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    I agree that the material featured in the syllabuses (syllabi??) is easier than what it was.
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    (Original post by Lauren)
    I agree that the material featured in the syllabuses (syllabi??) is easier than what it was.
    i agree with you in saying that you dont have to sit there for months revising.i always leave everything till about halfway through may, then start my revision, and it always works out fine.

    i have another reason for why a levels are viewed as getting easier, to do with this whole "pass rate" thing. years ago, you didnt get uni courses such as "knitwear design" and "football studies".the subjects were all serious and academic- there were classics, law, medicine, english, sciences, maths, etc.the only people that went to uni were the intelligent elite who did get amazing results.because of the amount of idiotic subjects at uni that do not require much in the sense of brainpower, it has become acceptable to call d and e grades passes- because with these "passes", you can go and do a multitude of non- academic courses at uni- something you could never do years ago. until they get rid of all these crap subjects (which i dont think they should, i agree with many going to uni), then we will forever have to contest people who think a levels are easy.they need to do more to split up the academic subjects from the ermmm, vocational (?) subjects, which are the ones that drag down the good subjects with them.


    and teknik- it doesnt annoy you when someone makes their minds up about something without trying it out for themselves?i say that they should try sitting the exams before denouncing them as easy- i dont say they couldnt do them.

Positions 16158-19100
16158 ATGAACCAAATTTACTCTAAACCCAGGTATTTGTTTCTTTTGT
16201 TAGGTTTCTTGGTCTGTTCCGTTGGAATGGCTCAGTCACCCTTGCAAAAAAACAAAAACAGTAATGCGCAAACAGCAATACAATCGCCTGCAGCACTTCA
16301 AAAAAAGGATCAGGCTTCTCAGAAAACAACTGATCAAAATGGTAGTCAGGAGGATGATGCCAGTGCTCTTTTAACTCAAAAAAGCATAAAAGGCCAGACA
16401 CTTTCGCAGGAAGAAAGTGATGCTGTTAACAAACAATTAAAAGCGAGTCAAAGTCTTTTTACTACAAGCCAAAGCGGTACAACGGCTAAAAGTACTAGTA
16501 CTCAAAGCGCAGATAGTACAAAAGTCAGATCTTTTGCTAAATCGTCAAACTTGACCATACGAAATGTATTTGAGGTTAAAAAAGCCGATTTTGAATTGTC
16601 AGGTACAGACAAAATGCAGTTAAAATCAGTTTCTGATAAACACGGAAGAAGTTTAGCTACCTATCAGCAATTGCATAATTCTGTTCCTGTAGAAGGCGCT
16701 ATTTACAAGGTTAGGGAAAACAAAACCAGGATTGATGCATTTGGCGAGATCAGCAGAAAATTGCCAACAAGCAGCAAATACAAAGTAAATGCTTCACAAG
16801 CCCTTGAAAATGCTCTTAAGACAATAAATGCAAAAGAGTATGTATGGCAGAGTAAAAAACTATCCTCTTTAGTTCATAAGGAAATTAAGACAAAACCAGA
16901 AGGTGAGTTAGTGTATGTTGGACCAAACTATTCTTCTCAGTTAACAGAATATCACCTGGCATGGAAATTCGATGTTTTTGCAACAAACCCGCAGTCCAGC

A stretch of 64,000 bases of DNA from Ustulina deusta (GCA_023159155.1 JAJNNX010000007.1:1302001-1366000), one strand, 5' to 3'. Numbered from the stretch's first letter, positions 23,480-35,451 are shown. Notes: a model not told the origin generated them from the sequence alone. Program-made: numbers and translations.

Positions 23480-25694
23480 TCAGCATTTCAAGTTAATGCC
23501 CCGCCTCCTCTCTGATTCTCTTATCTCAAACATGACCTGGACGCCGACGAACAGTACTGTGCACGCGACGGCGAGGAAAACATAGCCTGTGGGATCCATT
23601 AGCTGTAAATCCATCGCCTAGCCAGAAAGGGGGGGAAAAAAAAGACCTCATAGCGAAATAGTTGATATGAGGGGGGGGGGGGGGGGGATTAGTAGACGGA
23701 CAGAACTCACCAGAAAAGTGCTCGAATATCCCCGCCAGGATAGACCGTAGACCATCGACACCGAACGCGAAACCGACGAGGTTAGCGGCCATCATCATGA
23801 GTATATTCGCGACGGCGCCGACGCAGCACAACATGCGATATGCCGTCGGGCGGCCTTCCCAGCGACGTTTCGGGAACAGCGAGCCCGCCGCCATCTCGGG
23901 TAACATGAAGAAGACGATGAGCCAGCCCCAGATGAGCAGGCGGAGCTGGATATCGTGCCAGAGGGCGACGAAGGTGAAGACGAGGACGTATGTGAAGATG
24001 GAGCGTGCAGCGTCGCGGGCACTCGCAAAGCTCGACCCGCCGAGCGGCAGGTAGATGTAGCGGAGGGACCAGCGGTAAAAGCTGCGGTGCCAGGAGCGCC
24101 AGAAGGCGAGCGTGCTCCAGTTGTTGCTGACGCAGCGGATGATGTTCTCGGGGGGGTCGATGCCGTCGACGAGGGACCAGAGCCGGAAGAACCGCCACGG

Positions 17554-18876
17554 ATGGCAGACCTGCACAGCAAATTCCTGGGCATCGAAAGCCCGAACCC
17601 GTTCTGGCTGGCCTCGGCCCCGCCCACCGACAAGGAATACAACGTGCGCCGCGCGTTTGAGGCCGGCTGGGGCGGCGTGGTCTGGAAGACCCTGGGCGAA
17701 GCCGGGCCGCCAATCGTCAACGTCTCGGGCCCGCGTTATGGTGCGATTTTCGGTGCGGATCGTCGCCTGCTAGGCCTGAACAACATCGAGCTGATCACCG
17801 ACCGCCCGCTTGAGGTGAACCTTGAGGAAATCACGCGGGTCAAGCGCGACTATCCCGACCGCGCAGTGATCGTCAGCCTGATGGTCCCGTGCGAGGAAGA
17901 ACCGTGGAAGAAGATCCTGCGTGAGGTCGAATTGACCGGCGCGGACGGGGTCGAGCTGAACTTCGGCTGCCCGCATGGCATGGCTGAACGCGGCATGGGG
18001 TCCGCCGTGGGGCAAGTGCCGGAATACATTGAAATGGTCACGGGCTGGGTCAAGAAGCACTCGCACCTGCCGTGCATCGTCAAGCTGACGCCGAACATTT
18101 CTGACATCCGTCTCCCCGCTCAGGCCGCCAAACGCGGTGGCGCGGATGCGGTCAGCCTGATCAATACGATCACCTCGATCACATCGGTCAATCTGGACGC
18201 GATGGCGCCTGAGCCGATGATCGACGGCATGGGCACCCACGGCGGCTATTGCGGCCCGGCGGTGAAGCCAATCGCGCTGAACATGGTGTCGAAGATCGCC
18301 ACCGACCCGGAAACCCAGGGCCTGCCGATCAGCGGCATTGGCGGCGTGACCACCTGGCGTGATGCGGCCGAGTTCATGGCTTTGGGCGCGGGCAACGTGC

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    I can't say that I found my a levels challenging, because I didn't. Personally I believe that they should be made harder in order to seperate the brightest students from the others. Too many students are coming out with top marks when they aren't even that clever. The pass rate and the percentage of those coming out with a's is just a joke. Sorry to offend those who took media studies, but its hardly maths, is it. I went to about 25% of my psychology lessons and got a. But if I had done that with my french, I probably would have come out with a D, because french is a LOT harder. The problem with a levels is that there is so much work and not much time. If people of average intelligence put the work in, they can come out with top grades too, because its not the level of the a level that's the killer, its the workload. But if the exams were pushed up a level or so, then you could distinguish between the best and the rest. Sorry if anyone takes offence to what i've just said, but thats just what i think.
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    A Levels are easier, there is no question. (By the way, I'm an 18 year old who has just got my results).

    Here are my reasons:

    Firstly, the introduction of subjects such as psychology and law. The reason that these subjects are 'easy' is because they aren't taught at GCSE. It is therefore impossible to reach a very advanced level of study in only two years without skimming over some areas within the subject in less detail. Quite obviously, courses do not do this because it would make for a crap course, so instead as much of this 'new' subject is taught as possible within the time period, but depth is sacrificed to get a 'well-rounded' knowledge of the subject. This makes the subject easier and I think this is unarguable. As a contrast, physics is taught from year seven and so by year eleven a good basis of knowledge is already known, allowing an A level in physics to be exactly what it says on the tin: "advanced level". i.e. difficult. As another example, imagine being taught French from year three onwards; by the time you reach year seven the basics of the language are known, allowing your GCSE in French to be of an advanced level. It's just logical.